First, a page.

Should the U.S. continue to curb travel for government officials or is such travel essential to the operation of good government? That question was raised once again last week when the U.S. Travel Association released a survey showing that travel for meetings and conferences actually makes government more efficient and effective -- and benefits the economy to the tune of $24.4 billion.
Ironically the study was unveiled two days after several Republican senators introduced a bill to curb government travel even more. The legislation, sponsored Sen. Tom Coburn (R-Okla.), Sen. Kelly Ayotte (R-N.H.), Jeffrey Chiesa (R-N.J.) and John McCain (R-Ariz.), would prohibit any conference costing more than $500,000. It also would limit participation at conferences held outside of the United States and require government agencies to post the details of their conferences online. The bill also would require the Office of Management and Budget (OMB) to draw up new guidelines for acceptable travel expenses. Last year OMB mandated that federal agencies cut their travel spending by 30 percent.
U.S. Travel Association’s “The Value of Government Meetings" report, a study of the benefits of government meetings and events, is the first survey to evaluate the impact of cuts made to federal and state government travel budgets on the public and private sectors. Conducted by Rockport Analytics, the study found that cancelling government participation in key events carries significant costs and undermines important functions of government. The study also found that government travel for meetings and events had a total economic impact of $24.4 billion in 2011, supported 343,800 U.S. jobs and $14.5 billion in U.S. wages, and contributed $5.5 billion in tax revenue.
“Public agencies at all levels of U.S. government have made deep cuts to travel and meetings budgets in recent years," said Jon Gray, vice president of research & insight for Rockport Analytics, LLC. "Our research found that these across-the-board cancellations offer short-term savings at a much greater long-term cost."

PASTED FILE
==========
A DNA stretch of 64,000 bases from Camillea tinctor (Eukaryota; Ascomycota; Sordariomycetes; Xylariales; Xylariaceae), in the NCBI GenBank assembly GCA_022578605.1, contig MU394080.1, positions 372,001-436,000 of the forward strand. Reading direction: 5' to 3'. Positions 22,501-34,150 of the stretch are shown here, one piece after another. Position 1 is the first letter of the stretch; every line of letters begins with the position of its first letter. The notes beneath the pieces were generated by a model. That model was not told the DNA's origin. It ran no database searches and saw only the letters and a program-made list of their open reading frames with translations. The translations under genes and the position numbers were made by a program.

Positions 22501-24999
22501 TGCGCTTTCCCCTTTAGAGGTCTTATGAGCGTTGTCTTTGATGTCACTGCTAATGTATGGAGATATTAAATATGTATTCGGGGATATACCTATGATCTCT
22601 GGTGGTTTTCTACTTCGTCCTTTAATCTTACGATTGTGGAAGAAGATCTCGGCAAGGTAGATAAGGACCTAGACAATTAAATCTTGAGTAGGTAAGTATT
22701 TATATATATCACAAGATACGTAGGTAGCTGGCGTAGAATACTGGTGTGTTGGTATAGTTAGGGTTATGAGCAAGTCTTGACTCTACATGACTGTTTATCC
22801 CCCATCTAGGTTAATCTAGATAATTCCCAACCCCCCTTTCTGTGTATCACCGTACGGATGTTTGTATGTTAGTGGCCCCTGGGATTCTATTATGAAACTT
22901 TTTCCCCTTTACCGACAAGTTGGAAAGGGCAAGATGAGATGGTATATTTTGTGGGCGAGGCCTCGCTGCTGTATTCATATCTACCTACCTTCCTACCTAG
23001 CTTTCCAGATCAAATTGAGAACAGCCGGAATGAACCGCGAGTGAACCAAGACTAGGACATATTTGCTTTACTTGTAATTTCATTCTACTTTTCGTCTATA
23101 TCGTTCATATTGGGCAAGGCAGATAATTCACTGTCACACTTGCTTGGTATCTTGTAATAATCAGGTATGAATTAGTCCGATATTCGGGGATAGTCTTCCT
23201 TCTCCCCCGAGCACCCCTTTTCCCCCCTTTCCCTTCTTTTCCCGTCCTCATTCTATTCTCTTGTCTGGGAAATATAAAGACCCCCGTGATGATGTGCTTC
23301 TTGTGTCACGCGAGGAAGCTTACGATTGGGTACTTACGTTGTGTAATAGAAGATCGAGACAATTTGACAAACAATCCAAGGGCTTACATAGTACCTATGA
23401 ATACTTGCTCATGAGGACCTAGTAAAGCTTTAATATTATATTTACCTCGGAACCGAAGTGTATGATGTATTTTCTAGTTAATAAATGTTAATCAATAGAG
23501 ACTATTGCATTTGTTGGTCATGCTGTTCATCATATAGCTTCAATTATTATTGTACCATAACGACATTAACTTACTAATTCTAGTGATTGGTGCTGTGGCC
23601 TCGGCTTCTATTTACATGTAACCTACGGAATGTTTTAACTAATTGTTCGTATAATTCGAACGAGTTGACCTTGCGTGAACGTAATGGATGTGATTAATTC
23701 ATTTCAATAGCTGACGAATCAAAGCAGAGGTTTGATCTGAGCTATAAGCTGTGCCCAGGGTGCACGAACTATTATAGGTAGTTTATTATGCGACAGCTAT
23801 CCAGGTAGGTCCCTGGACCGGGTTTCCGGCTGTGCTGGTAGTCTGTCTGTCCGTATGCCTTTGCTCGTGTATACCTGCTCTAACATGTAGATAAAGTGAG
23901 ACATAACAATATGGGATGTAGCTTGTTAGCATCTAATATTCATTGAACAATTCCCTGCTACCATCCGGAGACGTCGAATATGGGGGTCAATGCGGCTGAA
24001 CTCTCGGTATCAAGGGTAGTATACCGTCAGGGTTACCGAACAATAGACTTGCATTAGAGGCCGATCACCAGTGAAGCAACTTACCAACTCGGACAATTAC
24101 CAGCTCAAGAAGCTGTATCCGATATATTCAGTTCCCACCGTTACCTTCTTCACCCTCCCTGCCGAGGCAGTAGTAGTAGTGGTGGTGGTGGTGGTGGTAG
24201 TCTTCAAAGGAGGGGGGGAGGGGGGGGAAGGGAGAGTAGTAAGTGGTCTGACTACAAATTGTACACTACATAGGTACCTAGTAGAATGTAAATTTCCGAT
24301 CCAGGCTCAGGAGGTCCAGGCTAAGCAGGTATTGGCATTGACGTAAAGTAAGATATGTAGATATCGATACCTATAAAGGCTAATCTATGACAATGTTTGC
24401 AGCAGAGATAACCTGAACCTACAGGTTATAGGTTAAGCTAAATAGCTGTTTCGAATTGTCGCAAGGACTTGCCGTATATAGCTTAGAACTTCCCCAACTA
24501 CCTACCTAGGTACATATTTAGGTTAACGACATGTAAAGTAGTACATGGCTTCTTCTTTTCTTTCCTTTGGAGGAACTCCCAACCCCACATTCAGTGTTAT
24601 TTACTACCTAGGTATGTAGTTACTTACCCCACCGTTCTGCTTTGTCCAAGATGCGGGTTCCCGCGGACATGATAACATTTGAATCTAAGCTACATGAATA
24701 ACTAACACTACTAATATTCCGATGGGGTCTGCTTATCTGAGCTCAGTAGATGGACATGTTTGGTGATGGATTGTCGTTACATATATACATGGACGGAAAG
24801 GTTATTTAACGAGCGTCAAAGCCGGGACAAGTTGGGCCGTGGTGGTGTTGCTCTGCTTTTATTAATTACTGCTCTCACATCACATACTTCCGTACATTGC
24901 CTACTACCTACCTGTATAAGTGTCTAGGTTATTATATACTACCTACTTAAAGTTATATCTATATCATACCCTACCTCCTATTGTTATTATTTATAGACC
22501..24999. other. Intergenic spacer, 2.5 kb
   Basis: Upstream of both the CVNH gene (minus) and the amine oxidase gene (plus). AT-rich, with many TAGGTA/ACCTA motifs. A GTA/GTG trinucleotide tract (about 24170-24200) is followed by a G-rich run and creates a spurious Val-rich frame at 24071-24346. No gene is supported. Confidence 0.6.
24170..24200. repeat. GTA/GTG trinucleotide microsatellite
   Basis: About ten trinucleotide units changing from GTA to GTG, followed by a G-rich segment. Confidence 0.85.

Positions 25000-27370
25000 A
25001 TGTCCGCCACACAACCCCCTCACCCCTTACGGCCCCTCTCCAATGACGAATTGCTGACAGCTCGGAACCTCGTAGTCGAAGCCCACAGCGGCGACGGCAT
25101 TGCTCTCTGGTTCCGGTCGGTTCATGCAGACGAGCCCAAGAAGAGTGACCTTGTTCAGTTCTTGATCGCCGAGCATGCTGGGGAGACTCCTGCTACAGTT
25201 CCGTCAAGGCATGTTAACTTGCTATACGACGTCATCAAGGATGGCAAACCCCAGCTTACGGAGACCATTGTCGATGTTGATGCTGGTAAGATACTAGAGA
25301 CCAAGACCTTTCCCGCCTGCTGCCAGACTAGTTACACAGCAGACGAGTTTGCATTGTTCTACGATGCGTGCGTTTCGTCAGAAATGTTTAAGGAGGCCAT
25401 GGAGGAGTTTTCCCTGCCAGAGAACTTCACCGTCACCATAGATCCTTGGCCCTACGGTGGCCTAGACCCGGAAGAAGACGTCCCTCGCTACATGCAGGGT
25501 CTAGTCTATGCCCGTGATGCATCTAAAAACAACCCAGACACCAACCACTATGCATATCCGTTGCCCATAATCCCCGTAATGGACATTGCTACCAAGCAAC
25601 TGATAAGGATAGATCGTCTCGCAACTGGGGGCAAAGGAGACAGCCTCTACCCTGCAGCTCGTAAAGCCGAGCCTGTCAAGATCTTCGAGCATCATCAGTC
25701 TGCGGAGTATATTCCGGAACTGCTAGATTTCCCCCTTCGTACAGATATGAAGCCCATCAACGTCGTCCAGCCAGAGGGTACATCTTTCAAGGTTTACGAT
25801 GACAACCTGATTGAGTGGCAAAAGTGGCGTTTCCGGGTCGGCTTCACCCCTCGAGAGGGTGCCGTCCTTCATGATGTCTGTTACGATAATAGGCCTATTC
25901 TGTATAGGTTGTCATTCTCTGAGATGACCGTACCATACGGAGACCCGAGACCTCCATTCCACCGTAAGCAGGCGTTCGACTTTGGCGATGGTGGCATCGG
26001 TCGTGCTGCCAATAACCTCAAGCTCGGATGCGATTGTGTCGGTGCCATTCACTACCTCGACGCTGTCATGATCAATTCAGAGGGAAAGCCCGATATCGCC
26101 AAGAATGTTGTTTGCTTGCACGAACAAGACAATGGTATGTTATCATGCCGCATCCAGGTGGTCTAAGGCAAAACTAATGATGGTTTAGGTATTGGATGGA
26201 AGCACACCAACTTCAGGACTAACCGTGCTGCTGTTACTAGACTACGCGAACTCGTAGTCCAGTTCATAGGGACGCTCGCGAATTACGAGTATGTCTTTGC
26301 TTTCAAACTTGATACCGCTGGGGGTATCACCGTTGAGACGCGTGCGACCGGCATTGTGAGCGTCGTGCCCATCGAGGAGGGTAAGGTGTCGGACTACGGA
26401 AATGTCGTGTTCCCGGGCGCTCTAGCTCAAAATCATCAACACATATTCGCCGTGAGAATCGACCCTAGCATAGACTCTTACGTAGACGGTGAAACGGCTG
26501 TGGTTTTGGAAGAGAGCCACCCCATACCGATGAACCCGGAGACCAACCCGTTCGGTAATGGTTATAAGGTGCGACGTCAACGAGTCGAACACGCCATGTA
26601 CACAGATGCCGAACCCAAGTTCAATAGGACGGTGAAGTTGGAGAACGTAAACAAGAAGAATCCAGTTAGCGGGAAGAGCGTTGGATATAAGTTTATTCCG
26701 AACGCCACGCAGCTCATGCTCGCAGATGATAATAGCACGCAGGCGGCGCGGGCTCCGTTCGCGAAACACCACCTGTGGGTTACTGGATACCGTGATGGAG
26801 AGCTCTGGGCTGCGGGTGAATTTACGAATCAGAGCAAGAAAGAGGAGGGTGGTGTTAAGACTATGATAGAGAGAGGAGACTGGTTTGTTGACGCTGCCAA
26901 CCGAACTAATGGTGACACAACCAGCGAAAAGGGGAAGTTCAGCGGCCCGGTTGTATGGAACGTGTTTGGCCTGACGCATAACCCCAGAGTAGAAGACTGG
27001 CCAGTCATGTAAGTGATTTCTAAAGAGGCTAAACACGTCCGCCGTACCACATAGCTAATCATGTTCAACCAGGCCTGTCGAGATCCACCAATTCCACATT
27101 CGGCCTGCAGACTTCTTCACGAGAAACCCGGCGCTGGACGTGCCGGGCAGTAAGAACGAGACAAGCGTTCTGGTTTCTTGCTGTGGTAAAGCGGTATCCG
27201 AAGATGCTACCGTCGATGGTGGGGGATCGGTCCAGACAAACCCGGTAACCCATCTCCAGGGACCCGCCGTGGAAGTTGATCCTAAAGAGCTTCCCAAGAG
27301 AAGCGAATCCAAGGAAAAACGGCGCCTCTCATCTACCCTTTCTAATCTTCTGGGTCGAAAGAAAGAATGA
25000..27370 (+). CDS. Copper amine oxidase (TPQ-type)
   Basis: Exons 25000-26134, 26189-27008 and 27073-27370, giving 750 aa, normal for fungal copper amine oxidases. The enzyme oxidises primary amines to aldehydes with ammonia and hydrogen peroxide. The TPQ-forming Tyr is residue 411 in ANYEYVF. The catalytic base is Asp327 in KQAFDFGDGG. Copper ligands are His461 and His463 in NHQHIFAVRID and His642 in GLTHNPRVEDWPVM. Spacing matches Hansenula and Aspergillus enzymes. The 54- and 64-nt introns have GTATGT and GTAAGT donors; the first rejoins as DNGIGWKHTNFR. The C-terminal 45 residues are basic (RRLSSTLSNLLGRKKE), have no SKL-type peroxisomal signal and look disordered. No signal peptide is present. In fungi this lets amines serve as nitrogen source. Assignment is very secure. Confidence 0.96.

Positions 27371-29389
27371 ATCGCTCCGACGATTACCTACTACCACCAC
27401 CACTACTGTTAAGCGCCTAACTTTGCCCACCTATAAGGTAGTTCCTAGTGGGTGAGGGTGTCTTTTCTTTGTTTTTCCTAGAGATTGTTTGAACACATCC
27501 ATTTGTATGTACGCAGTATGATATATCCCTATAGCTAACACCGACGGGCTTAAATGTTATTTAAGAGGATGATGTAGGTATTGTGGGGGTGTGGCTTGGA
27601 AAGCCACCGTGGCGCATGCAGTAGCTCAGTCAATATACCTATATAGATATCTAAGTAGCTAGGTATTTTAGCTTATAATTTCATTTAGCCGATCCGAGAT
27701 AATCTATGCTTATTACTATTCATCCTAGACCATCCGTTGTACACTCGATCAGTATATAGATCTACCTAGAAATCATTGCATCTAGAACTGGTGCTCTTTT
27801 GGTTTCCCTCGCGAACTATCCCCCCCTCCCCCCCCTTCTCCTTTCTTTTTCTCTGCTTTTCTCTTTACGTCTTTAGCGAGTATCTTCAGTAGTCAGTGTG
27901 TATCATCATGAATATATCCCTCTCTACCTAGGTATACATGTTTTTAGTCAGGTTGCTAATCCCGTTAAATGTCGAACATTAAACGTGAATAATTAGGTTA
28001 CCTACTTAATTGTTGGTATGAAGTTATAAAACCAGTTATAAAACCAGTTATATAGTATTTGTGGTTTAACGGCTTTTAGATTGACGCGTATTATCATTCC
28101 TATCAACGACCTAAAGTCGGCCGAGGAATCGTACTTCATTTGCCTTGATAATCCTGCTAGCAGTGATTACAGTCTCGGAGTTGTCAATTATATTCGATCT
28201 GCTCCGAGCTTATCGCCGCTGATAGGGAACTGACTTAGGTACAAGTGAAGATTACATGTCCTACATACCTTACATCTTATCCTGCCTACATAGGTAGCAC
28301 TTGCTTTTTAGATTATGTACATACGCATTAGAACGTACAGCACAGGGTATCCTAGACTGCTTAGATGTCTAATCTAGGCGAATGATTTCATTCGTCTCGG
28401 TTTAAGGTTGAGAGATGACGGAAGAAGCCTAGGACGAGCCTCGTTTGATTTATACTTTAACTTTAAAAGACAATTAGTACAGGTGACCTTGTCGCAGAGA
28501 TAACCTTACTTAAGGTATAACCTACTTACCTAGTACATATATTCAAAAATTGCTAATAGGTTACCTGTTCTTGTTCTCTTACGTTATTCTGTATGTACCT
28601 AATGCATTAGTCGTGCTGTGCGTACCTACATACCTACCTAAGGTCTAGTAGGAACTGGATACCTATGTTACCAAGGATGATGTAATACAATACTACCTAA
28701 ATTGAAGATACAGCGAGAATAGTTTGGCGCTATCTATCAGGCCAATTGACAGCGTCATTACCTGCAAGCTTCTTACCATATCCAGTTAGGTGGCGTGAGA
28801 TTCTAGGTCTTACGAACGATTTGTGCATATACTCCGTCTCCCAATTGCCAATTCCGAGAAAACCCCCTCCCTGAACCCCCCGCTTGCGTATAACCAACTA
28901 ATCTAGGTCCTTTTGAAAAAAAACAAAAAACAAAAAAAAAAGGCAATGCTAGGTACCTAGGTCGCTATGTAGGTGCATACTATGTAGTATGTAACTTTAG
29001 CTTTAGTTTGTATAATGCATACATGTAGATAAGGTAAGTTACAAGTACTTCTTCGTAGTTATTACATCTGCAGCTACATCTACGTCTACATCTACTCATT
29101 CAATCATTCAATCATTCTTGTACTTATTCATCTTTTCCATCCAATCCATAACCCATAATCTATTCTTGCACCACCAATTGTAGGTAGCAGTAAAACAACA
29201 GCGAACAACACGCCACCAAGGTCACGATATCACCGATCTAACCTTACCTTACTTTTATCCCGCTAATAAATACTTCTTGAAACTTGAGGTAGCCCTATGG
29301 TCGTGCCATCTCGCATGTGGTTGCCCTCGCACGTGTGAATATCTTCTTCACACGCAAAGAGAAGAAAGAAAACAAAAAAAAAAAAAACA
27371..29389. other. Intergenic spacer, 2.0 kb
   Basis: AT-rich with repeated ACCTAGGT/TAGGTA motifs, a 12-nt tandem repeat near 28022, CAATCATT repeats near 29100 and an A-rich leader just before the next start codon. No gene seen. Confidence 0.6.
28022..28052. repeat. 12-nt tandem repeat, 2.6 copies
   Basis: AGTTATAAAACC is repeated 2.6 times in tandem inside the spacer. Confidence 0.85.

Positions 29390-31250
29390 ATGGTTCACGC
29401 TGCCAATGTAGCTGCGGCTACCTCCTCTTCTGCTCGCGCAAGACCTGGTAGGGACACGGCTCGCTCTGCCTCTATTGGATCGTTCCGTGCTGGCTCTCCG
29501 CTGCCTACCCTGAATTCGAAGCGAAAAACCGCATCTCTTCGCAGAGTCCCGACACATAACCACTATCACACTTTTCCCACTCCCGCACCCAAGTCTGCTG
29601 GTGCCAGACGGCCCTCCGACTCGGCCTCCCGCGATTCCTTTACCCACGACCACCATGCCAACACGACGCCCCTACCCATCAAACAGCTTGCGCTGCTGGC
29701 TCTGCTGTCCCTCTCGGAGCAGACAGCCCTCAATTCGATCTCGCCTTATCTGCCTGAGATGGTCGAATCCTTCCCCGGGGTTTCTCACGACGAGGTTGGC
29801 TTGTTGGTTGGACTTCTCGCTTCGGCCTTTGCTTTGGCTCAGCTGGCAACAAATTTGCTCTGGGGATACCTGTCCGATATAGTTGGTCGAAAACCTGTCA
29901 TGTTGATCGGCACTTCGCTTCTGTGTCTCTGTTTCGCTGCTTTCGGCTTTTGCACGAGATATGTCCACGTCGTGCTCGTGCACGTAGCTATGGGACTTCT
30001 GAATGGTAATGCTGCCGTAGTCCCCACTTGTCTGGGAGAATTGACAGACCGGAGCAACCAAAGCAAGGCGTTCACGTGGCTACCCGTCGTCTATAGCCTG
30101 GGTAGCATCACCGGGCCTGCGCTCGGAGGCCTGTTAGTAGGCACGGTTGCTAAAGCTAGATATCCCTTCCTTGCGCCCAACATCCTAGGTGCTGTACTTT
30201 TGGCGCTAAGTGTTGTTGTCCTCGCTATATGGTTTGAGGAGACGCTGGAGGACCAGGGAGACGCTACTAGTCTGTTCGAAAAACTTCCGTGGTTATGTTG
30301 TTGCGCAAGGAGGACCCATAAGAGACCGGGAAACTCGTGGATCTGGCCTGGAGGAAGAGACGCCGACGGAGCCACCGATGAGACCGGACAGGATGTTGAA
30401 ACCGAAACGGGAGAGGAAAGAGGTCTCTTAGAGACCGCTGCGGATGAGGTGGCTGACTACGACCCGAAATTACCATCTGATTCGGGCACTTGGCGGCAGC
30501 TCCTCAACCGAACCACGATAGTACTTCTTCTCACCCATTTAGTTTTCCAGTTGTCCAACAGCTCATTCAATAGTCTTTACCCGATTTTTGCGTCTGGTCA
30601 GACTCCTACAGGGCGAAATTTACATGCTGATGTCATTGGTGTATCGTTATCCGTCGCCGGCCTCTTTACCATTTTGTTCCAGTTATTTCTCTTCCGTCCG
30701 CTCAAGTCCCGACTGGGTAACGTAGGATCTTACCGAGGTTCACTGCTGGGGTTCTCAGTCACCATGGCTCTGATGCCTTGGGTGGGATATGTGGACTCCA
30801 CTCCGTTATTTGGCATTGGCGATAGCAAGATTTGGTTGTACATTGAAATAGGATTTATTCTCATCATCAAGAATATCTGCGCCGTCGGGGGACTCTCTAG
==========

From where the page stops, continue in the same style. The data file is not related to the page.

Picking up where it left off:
The report highlights the impact of the cancellation of the 2013 Military Health System Conference, an annual training event for several thousand military medical personnel. It found that due to replacement costs and lost revenue, the event's cancellation will ultimately cost the government more than $800,000.
Similarly, the decision made by NASA to pull out of the April 2013 National Space Symposium, an international space exploration and policy event, had its own negative consequences. “Some 30 nations are represented at our symposium," said Elliot Pulham, CEO of the National Space Foundation, a private organization that runs the annual conference. “Important international partnerships are jeopardized, important international programs are placed at risk, and the U.S. government places serious strain on relationships with countries around the world when it does not attend."
The study also found that government meetings are more efficient than private sector meetings. Spending on government meetings and event operations in 2011 was significantly lower than that of the private sector, with an average of $173 per delegate per day compared to $339 for the private sector.
Private sector meetings also are more productive when government employees participate. Nearly three-quarters (74 percent) of private-sector executives said that having government employees present at meetings and events added value to their firm through knowledge transfer.
The study also found government meetings benefit citizens and make government more effective. Eight-nine percent of government supervisors believe that government meetings and events benefit citizens, and 85 percent of government respondents agreed that meetings and events added value to employee development and training.
In addition, cancelling government attendance at conferences increases costs to taxpayers in the long run. The savings of bringing the public and private sector together are lost when conference attendance is cancelled, which requires numerous duplicate meetings at a greater net cost.
“We hope these new findings will encourage congressional leaders to re-evaluate proposals to drastically cut government travel budgets across the country," said Roger Dow, president and CEO of U.S. Travel. "When conducted responsibly, federal workers who travel for conferences and meetings deliver important services and real value to our nation. Rhetorically, few could argue with the goal of curbing abuses. Substantively, however, we must take great care not to create more problems than we solve. Striking the right balance is the key."